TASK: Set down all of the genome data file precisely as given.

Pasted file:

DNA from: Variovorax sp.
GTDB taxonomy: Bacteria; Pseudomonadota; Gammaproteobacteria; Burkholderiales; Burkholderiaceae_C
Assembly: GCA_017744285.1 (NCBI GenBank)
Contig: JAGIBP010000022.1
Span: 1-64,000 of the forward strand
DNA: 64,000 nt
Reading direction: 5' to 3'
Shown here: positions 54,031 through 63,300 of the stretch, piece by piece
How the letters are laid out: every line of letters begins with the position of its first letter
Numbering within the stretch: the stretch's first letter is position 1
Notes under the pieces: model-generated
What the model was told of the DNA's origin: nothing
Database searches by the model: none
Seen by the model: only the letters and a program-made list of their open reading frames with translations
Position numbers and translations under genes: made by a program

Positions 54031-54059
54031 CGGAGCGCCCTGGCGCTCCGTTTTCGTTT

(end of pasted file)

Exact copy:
DNA from: Variovorax sp.
GTDB taxonomy: Bacteria; Pseudomonadota; Gammaproteobacteria; Burkholderiales; Burkholderiaceae_C
Assembly: GCA_017744285.1 (NCBI GenBank)
Contig: JAGIBP010000022.1
Span: 1-64,000 of the forward strand
DNA: 64,000 nt
Reading direction: 5' to 3'
Shown here: positions 54,031 through 63,300 of the stretch, piece by piece
How the letters are laid out: every line of letters begins with the position of its first letter
Numbering within the stretch: the stretch's first letter is position 1
Notes under the pieces: model-generated
What the model was told of the DNA's origin: nothing
Database searches by the model: none
Seen by the model: only the letters and a program-made list of their open reading frames with translations
Position numbers and translations under genes: made by a program

Positions 54031-54059
54031 CGGAGCGCCCTGGCGCTCCGTTTTCGTTT